At uni, I again took part in Hacktoberfest. Mostly, I worked on details for the websites of HackSoc, the main programming society - I’ve also been getting more involved with them since the summer. They’re the society that run the annual HackNotts hackathon that I attended last year. This year I attended as a volunteer (it’s a lot less stress, I can tell you now), but I still managed to get my fill of making a thing by working on a couple of display systems for the event. The first was used during check in, and showed people their names when they had been registered as being in attendance. The second was used on the screens throughout the main hacking area, and showed people the amount of time remaining, as well as any messages that the volunteers wanted to broadcast to the attendees (such as when food was available). I wrote about both of these on my portfolio website, as well as that I open sourced the latter of the two systems. You can read more here.
A week after that event, I took part in the global MLH Local Hack Day. At this, I decided to make a “Twitch Plays” style of game (i.e. controlled by actions sent in the chat) and settled on Tetris. The entire project consists of two Python scripts and one HTML/CSS/JS webpage. One of the scripts connected to the Twitch chat via IRC, the second script ran a websocket webserver that the chat script sent messages to, and the webpage connected to the websocket webserver to listen for the messages that the chat script sent. The webpage ran the code for the game itself, and was also controllable from the keyboard (which made debugging a fair bit easier). You can see a video of the project running here. Overall, this was a really fun experience. Making something in 12 hours alone is something I’m not very used to, and in addition, the project won one of the prizes for the “Best Use of Microsoft Azure” prize category (as the python scripts were running on Azure, because Eduroam blocks the IRC ports…). I wasn’t expecting to win anything at all, so I was super proud of that.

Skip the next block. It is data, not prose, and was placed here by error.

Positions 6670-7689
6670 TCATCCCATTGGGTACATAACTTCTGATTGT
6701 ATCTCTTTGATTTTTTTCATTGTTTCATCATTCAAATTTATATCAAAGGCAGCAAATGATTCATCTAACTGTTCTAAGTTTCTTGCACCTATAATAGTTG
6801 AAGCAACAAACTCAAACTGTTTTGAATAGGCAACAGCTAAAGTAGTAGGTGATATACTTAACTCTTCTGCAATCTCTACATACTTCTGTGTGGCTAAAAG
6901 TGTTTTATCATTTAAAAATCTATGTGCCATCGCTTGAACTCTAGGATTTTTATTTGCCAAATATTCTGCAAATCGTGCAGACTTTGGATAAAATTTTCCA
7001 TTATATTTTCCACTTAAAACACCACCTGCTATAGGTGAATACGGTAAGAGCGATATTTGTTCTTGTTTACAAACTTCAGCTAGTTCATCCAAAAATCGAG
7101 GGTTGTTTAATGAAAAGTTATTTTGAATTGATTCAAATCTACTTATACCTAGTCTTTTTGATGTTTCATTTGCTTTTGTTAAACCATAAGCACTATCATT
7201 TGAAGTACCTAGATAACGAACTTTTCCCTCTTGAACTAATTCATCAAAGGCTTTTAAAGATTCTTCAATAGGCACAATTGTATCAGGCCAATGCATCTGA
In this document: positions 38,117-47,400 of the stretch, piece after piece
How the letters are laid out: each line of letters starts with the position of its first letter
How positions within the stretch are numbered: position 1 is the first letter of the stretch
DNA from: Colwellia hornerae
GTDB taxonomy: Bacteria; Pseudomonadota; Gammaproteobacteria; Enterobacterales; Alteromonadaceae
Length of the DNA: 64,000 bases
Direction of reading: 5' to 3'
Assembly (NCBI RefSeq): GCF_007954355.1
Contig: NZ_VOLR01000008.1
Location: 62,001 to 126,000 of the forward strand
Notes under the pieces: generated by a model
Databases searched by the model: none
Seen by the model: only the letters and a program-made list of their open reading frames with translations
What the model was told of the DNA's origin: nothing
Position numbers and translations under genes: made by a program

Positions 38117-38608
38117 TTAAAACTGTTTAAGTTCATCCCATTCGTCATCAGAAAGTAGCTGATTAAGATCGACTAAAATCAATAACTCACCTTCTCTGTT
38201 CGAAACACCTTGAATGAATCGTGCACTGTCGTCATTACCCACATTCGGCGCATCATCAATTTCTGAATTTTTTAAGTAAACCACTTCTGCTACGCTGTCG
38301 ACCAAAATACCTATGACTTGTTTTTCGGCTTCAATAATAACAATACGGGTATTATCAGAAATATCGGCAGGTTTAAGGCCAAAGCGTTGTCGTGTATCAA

Finally this year, I’ve also been taking part in Advent of Code again. Up until the last few days, I’ve been doing fairly well, but it’s beginning to get quite tricky now. You can see my solutions, as ever, here.
All in all, I have so much to be thankful of this year. I’m thankful to all of my family, who once again were able to put up with me not being able to adult 90% of the time. I’m thankful to my friends at uni for being wonderful to be around and for helping me avoid the stresses of coursework. I’m thankful to everybody at RASA, you guys keep me sane and are just absolutely incredible and lovely to know. And a massive thank you to everybody in the Noxcrew and the surrounding community - without you guys I don’t know what I’d be doing right now, and I wouldn’t have had the chance to make so many friends. I honestly can’t thank you enough. 😊
In 2019, I’m hoping to be able to keep working on my programming skills, and hopefully do well in my exams again! I’d love to be able to keep writing - I know this blog wasn’t as active this year, but hopefully that’ll get better next year. I’d also like to start streaming to RASA’s group twitch account a bit more, but that will likely have to wait until I can build myself a new computer (which will be soon, with any luck!). Anyway, I’m looking forward to the new year, and I hope that it brings you what you’re after as well! <3
Merry Christmas, Happy New Year, and, until next time, o/